Real estate imitates beauty pageant
Listing your home for sale in this depressed real estate market is like entering a beauty pageant. The contestants are all other for-sale homes in the area. The judges are potential buyers who will ultimately choose their favorite candidate. The challenge begins at the open house.
To improve your chances of getting ahead of the other contestants, you must prepare for the big day when you show the judges why they should buy your house and not the one down the street.
“You have a very little amount of time for the buyers to love your home,” says Patty Da Silva, owner of Green Realty Properties in Davie, Fla. “If your house doesn’t look good at get-go, they turn around and leave.”
Sellers often underestimate the importance of preparing their homes for open house, and that can lower their chances of finding a buyer. Here are six common open house mistakes you should avoid.
Dirty, cluttered houses are unacceptable
Showing messy, dirty homes to potential buyers is by far the biggest mistake many sellers make when holding an open house, Da Silva says.
Don’t assume potential buyers will overlook your clutter and instead focus on your house’s potential.
Prepare for an open house with the same care you would prepare your child for a school photo, says Diane Saatchi, senior vice president of Saunders & Associates, a real estate brokerage in Bridgehampton, N.Y.
“You wouldn’t send your kid to get a school picture without combing her hair or washing her face, would you?” she says. “The same goes for your house. It has to look its best.”
Many homeowners are used to seeing their own clutter, and they often don’t realize it’s a problem for others, she says.
“I’ve showed up at open houses where beds haven’t been made,” Saatchi says. “A lot of people don’t see their own stuff.”
Get rid of the clutter, and make your house look as spacious as possible.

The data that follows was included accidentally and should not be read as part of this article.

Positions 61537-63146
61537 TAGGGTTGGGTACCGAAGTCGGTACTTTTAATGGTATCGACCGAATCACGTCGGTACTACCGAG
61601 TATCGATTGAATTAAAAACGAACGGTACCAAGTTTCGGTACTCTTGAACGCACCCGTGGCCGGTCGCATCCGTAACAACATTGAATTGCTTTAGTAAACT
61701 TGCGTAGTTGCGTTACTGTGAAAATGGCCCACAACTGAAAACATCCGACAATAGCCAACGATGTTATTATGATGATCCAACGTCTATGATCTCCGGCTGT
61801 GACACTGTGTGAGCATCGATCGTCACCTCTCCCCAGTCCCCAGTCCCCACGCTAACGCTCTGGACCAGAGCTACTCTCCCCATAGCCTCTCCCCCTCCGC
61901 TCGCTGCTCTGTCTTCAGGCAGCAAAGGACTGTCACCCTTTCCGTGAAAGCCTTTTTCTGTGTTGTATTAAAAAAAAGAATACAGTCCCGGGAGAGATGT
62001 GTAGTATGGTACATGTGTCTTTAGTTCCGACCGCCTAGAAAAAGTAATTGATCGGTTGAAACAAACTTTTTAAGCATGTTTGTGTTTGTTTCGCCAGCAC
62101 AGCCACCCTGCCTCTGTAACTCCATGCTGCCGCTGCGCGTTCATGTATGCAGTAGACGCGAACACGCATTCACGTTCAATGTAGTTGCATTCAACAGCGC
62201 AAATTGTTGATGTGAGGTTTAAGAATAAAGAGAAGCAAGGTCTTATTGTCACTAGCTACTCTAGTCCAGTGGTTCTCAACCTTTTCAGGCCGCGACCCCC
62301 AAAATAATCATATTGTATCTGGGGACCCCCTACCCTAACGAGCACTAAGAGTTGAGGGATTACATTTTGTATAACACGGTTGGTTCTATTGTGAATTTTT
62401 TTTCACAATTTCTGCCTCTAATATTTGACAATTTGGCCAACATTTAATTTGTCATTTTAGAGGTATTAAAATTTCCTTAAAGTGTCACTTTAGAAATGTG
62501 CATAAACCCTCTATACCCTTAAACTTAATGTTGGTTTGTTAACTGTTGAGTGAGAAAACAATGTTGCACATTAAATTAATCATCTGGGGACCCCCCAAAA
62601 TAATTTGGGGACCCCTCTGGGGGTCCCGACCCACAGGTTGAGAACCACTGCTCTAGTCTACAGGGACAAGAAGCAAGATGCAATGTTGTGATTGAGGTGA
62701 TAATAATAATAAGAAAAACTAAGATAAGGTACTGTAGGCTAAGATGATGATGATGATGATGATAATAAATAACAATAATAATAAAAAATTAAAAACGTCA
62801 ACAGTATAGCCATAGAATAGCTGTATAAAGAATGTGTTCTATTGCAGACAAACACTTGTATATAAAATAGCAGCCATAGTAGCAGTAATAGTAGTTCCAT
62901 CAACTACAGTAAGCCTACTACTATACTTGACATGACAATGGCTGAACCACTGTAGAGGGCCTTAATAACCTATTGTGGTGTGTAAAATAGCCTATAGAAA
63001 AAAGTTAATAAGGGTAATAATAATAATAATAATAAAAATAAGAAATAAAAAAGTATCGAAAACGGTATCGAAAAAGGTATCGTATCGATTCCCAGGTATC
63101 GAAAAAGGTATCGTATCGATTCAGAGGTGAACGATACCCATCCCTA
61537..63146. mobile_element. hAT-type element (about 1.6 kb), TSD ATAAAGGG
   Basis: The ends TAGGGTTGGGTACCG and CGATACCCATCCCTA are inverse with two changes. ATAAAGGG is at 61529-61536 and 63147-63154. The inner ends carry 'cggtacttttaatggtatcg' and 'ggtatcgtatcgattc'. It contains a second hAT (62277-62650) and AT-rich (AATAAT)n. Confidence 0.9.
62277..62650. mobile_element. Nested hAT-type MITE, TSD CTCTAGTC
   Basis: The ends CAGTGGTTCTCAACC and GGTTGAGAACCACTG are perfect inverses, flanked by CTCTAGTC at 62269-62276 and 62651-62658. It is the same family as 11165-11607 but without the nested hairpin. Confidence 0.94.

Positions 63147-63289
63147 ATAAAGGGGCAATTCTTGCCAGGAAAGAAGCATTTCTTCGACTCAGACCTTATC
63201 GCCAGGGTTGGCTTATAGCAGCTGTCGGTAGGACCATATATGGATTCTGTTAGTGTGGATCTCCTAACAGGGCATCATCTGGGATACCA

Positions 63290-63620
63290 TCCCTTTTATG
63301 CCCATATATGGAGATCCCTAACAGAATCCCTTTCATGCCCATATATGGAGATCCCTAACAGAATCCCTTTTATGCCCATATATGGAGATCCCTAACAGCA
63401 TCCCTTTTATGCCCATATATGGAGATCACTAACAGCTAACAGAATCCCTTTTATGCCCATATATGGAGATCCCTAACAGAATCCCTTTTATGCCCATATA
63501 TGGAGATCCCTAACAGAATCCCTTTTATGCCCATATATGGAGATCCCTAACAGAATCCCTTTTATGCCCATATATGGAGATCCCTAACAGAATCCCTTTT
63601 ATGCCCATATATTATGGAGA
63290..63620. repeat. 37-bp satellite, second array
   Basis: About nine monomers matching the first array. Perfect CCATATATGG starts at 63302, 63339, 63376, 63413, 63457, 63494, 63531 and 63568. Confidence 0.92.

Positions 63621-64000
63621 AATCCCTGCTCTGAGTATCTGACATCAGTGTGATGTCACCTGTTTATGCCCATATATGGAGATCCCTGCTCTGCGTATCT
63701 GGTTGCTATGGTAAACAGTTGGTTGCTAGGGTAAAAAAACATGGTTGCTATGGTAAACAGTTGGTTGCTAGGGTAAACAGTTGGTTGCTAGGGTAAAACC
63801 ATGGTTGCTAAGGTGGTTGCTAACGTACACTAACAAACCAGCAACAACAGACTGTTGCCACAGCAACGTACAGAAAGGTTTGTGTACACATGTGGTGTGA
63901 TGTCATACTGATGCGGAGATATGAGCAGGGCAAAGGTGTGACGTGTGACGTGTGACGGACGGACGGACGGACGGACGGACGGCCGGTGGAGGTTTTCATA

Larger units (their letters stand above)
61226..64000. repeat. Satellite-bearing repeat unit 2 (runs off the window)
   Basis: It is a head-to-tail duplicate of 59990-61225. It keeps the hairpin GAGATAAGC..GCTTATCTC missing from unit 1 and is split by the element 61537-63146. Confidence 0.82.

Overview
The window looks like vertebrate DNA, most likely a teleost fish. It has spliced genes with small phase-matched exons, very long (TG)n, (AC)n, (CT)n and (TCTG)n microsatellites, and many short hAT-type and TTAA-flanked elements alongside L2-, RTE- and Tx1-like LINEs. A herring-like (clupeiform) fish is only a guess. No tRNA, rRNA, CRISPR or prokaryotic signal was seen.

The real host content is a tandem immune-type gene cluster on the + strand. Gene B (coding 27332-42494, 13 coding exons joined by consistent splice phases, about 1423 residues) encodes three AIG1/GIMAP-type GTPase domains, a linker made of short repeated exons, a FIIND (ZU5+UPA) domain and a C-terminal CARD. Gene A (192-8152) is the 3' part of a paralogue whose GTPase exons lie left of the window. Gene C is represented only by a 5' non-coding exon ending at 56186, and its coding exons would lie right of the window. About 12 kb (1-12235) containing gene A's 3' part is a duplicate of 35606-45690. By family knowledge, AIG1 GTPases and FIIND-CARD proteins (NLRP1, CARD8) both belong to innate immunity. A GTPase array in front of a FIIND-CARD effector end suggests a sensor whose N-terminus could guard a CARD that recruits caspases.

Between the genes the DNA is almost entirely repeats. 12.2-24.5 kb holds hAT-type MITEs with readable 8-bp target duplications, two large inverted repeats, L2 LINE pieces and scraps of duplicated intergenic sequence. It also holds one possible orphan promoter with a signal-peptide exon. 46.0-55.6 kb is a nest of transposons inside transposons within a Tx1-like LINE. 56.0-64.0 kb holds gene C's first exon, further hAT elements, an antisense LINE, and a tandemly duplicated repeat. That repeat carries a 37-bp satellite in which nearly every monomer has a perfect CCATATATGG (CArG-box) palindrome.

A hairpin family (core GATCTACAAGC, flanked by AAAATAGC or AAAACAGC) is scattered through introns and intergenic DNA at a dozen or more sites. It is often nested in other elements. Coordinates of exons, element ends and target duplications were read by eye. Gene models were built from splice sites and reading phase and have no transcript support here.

“Empty closets out. Your closet should look like there is room to put the next dress you buy,” she says.
The outside matters
Showing a home to prospective buyers when there is a dead squirrel floating in your pool is a definite no. You’d think that’s obvious, but Saatchi says it happened to a client of hers who hadn’t been outside in awhile and didn’t spot the dead animal.
Many home sellers pay little attention to the outside of their houses, especially during the winter. But potential buyers look at your home’s exterior “with very critical eyes,” Da Silva says.
“Put some flowers out there, make your driveway look nice, and if the roof is dirty, clean it,” she says.
Take the time to trim shrubs around the house, especially if they are blocking windows. Washing the windows is also a must.
“The house needs to show,” Da Silva says. “If you are saying to the public ‘look, come to my house,’ you need to make it look the best.”
Sellers not welcome
You are not welcome to stay at your open house — unless you don’t have a real estate agent to be the host. But if you hired an agent, go for a walk. Sellers often want to be home during the open house thinking they may help answer questions and promote their wonderful property. But the owner’s presence may disturb potential buyers, Saatchi says.
“Buyers won’t say what they are thinking if the seller is there,” Saatchi says. “They don’t feel comfortable and normally, they just say nice things to the seller … and that makes the seller want to raise the price.”
Children and animals not allowed
No matter how adorable and well-behaved your children and pets are, get them out of your home during the open house.
“You don’t want to be in a situation where your dog is barking all the time while you are trying to show the house,” Saatchi says.
Even if your dog doesn’t bark, you should take away any and all distractions, including children. You want the seller to focus on your house — not at how adorable your children look, she says.
And on your way out, get rid of the litter box or anything else that would hint to buyers a pet lives there.
Photos, politics and religious art need to go
When potential buyers walk into your home, they should picture their family living in that house, not yours. They don’t need to see your family photos or be able to tell your political or religious views as they walk through the house.
“There should be a sense of neutrality in the house,” Saatchi says. “You want to depersonalize the house. Remove personal photos (and) religious, political and racy art. And if your husband has a picture of a naked girl in his office, get rid of that, too.”
It’s a temporary effort, Da Silva says. Once you get a buyer to sign a contract to purchase your house, then you can put everything back where it belongs or simply pack and get ready to move out.
Never say, ‘Don’t go in there’
Preventing access to certain parts of their home during an open house is another common mistake sellers make, Da Silva says.
“Sometimes the seller doesn’t want people to go in the garage because it’s messy,” she says.
Don’t expect buyers to commit to purchasing your home if you make certain rooms unreachable to them.
Rent a storage room if necessary. Do whatever it takes to make every room in the house inviting.
“The house has got to look its best,” she says. “There are no excuses. Not in this market.”